“Growing up, we never really had role models or people we could look up to and say we have somebody we can aspire to be like. And now… I just want to be the person I wish I had when I was growing up…. When people with clefts are put in positions to do the things that they love to do, we can thrive. We can achieve the things we want to achieve, and we can do the things any person can do just as well, if not better…. What we have is a gift, and it allows us to tap into certain things emotionally and mentally that some people can't do. I call it my superpower. There's an extra little bit of empathy attached to us because of all the things we've been through.” -Justin
If you thought being a teenager was hard, just try being a teenager with a cleft. In this important, candid session, American secondary school students Hunter Fasse, McKayla Kendall, and Niamh Sosa discussed their experiences and shared why and how they chose to become involved with the cleft community.
“I might have looked different as a baby and have scars from my surgeries, but I am just like any other 14-year-old child; I like to hang out with my friends and play baseball. I will always have my cleft and my scars, but nothing in the world will ever change that…. I don't think people should be judged or shamed for who they are. Every person is unique for themselves and deserves to be treated with kindness. My advice to [other kids with clefts] is to always be you.” -Hunter
“Having a cleft is something that can be difficult at times, and speaking here today, my goal is to make at least one person feel less alone. My advice is to try to make a community out of your differences and really get the most out of any hardship that you face.” I want to become a doctor because “I want to get rid of the stigma of how hospitals can be scary and surgeries can be very dangerous that can scare a lot of people. So I think my goal would be to help at least one patient be less scared and less afraid.” -Niamh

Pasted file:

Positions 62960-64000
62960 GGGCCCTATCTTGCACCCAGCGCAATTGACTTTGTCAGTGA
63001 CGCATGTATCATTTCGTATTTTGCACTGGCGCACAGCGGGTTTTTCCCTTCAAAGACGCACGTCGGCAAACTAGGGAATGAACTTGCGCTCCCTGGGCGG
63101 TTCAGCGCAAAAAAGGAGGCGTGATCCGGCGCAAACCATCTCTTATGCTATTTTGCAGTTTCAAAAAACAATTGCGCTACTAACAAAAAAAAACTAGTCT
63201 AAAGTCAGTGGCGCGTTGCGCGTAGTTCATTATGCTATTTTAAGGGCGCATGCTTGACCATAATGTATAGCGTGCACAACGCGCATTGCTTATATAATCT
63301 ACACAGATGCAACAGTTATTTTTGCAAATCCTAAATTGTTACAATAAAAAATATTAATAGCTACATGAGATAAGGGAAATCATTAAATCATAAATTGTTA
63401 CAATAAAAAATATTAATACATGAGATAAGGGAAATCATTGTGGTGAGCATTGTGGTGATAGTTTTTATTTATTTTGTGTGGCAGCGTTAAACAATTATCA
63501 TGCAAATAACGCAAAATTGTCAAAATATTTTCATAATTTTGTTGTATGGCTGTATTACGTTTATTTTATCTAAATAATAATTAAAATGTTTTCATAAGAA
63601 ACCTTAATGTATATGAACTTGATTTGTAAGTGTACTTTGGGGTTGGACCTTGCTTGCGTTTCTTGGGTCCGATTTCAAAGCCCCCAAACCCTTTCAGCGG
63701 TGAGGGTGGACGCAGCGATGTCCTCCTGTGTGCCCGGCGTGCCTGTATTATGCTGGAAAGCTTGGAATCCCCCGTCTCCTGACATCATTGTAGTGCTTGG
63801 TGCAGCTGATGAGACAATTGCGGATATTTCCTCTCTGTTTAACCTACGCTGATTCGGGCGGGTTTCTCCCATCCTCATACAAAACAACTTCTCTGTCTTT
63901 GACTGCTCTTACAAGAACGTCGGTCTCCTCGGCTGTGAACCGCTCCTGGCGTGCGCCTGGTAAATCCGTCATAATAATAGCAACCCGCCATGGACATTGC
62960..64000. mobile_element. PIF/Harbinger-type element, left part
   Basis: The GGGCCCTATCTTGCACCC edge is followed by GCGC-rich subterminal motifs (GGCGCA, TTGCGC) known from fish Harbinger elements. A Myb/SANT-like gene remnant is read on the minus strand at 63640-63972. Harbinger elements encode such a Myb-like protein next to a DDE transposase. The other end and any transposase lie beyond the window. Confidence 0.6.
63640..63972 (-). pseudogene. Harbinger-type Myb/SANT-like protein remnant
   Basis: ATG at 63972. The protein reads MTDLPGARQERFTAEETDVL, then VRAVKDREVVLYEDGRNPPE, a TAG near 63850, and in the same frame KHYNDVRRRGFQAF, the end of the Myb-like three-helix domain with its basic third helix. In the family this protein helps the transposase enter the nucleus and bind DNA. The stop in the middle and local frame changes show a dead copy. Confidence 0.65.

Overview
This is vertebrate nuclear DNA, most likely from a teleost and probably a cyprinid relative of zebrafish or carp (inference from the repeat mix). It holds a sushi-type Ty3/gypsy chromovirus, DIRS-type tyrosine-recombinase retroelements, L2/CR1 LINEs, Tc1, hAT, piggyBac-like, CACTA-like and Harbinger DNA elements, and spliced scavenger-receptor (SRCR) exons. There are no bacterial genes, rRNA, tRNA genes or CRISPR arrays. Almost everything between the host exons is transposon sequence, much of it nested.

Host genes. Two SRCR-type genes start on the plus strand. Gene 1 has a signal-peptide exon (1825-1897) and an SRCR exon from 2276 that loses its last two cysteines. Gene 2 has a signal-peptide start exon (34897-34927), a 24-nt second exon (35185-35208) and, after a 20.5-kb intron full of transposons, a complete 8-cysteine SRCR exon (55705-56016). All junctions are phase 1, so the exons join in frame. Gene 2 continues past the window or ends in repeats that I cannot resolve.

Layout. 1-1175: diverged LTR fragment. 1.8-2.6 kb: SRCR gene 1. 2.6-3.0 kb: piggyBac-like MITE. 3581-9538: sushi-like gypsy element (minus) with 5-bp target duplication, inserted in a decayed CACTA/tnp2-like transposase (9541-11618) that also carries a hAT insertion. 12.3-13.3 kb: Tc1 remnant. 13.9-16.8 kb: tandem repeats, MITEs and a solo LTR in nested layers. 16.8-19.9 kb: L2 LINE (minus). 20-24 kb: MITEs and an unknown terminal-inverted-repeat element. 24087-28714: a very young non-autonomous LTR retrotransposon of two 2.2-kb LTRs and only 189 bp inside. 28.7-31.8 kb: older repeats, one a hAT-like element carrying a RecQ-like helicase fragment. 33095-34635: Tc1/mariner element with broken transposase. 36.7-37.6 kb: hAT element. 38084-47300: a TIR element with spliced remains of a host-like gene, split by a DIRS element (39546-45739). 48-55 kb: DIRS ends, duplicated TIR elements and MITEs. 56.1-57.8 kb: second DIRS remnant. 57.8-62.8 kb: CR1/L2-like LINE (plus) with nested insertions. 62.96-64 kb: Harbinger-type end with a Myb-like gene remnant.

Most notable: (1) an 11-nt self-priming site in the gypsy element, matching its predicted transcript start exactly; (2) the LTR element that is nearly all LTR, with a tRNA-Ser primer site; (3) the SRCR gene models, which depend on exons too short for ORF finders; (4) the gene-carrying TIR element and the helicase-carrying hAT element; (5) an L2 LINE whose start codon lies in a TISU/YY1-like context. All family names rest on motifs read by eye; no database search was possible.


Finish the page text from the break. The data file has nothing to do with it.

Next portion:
“I think it's so important for anyone born with a cleft to try to get involved…. That's why we are here today — to let everyone know that it is going to be hard, like all things are, but with support groups and community, embracing it makes it a lot easier to deal with when you let that just be part of who you are.” -McKayla
Katie Manning is an Oxford-based artist and creative coach. After her eldest daughter was born with a cleft, Katie decided to use her art to empower and connect members of the cleft community.
“My cleft portraits are to celebrate and to raise awareness of our cleft-affected community and they are to show the beauty and the incredible journey that is cleft. It really is the single most growth-inducing experience of my life to be the mother of a cleft-affected daughter. I want the cleft-affected community to feel seen and heard and respected and I want my art to also help parents to see the raw beauty that is their journey.”